You can obtain your very own Google Voice phone number for free by following these instructions. You can keep your Google Voice phone number for life, or for at least as long as Google is willing to host it.
Why Would you Want a Google Voice Number?
There are lots of reasons for getting a Google Voice number but since this is a security site, we are going to focus on the personal privacy and security features of Google Voice that you can use to setup your own personal privacy firewall.
Before you Obtain a Google Voice Number, Here are a Couple of Tips to Consider When Selecting Your Number:
Choose a New Google Voice Number Instead of Porting an Existing Number
The reason for choosing a new Google Voice number versus porting an existing one is simple, it hides your real phone number(s) by using your Google Voice number as a proxy (go-between). The Google Voice infrastructure that manages call routing, blocking, and all the other Google Voice features acts as a privacy firewall between you and the people calling you. Think of your Google Voice number as a receptionist that decides how to route calls. If you port an existing number rather than choosing a new number then you lose this layer of abstraction.
Choose a Different Area Code for Your Google Voice Number:
When you select your Google Voice number, you can choose a completely different area code from the one you actually reside in. Why is this a security feature? Choosing a different area code helps prevent someone from using your area code as a means of locating you. Even the most novice internet detective can use a site like Melissa Data's Free Phone Number Location Lookup and, in many cases, simply enter your phone number and it will return your actual address, or at least provide the county of residence where the phone number is registered.
Choosing a different number for a different area code helps preserve your anonymity (at least a little bit) and doesn't give away your physical location.
Here's How to Setup Google Voice as a Personal Privacy Firewall
Turn on Time-based Call Routing
Don't you hate when you get a call in the middle of the night from some wrong number? Wouldn't it be nice if you could have all calls come in to one number and then have your calls routed to either your home phone, work phone, cell phone, or sent straight to your voicemail depending on the time of day? Google Voice can do just that? It can even send the same caller to all of your numbers at the same time and then route the call to whichever one you pick up first.
With Time-based call Routing you can decide what phone you want to ring depending on what time of day it is. The feature is sort of hidden, here's how to find it:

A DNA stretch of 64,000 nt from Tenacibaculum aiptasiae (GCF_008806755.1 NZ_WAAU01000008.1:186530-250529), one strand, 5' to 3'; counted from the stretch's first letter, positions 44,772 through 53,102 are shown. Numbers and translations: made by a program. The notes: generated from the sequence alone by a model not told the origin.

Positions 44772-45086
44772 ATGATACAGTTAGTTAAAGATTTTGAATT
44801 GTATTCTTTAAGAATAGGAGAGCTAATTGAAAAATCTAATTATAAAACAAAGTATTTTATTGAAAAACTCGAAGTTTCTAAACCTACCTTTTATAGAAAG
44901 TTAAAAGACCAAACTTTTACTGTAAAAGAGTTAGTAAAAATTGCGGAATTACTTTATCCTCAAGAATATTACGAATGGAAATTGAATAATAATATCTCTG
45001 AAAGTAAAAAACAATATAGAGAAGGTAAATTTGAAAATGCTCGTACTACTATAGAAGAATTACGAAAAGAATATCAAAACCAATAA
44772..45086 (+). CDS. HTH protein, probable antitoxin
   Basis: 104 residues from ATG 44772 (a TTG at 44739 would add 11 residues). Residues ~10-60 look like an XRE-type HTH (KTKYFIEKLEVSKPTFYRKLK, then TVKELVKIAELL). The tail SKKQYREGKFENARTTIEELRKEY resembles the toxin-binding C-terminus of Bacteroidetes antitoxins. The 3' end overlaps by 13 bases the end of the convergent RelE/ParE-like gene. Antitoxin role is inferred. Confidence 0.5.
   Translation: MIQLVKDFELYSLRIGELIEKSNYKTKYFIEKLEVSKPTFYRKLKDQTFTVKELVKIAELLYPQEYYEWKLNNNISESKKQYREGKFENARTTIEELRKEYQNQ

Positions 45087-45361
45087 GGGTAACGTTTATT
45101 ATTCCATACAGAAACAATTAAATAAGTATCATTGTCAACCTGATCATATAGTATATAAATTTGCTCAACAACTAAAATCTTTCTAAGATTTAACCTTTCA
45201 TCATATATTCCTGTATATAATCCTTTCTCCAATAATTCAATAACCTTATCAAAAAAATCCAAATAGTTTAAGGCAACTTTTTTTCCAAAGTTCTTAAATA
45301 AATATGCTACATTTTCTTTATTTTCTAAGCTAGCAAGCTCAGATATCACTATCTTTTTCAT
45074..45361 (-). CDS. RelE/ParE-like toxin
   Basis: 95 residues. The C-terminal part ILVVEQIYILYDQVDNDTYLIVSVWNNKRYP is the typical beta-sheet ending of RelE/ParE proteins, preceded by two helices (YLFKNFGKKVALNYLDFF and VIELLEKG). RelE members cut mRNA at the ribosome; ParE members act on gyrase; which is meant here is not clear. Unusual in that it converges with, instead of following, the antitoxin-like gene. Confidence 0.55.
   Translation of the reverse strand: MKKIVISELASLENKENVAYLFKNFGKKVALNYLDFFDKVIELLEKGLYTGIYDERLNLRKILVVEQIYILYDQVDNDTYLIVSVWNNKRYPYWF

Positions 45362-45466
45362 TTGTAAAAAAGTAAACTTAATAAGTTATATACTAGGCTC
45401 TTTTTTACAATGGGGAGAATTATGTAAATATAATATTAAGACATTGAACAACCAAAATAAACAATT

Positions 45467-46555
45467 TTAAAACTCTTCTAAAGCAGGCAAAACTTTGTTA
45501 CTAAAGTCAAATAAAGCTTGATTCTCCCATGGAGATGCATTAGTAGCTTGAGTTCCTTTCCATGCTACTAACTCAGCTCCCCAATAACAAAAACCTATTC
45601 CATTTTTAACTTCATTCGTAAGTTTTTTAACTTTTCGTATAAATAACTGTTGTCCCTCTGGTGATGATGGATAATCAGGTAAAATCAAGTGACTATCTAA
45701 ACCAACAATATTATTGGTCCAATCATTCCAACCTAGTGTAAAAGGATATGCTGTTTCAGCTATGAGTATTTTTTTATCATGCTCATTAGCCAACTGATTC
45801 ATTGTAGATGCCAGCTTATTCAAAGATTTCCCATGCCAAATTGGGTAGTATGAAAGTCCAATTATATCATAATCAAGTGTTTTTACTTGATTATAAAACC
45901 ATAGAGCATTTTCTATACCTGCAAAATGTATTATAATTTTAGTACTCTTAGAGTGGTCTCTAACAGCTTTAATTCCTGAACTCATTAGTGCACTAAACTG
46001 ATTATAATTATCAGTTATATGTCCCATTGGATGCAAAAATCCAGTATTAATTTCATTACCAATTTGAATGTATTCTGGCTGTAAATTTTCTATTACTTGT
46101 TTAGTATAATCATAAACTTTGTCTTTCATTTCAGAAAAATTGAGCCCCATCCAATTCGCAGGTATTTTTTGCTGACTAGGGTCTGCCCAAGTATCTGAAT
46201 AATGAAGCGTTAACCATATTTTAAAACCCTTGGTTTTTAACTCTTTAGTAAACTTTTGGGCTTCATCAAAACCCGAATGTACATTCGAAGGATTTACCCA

You can setup time-based routing from the Google Voice "Settings" page > Phones > Edit (under the phone number of choice) > Show Advanced Settings > Ring Schedule > Use custom schedule.
Set a Long Voicemail PIN Number
Everyone knows that voicemail hacking is alive and well due to the fact that many voicemail systems only use a 4-digit numeric PIN number. Google has beefed up Google Voice's voicemail security by allowing PIN numbers greater than 4 characters. You should definitely take advantage of the extended PIN length to make a stronger voicemail PIN.
Use Google Voice's Advanced Call Screening Features
If you want Google Voice to screen your calls as a receptionist would, then Google has you covered. Google Voice allows for insanely complex call screening. You can setup call screening based on your contacts, Google Circles, etc.
Call screening is Caller ID-based. You can create custom outgoing messages for callers based on who they are. You can also decide which phone you want Google to try you on based on the caller's caller ID information. This is a great feature for making sure you get calls from loved ones in emergency situations, as you can have Google try all your lines and connect them to whichever one you answer first.
Call screening can be enabled from the Settings > Calls > Call Screening menu.
Block Unwanted Callers
Google Voice makes it extremely easy to block callers that you don't ever want to talk to again. From your Google Voice inbox, click on a call from someone you want to block then click the "more" link in the message and choose "block caller". The next time the person calls they will get a message saying that the number "has been disconnected or is no longer in service" (at least for them).
If nothing else, the Google Voicemail Transcription feature can produce some pretty priceless translations. This feature alone is reason enough to get a Google Voice number.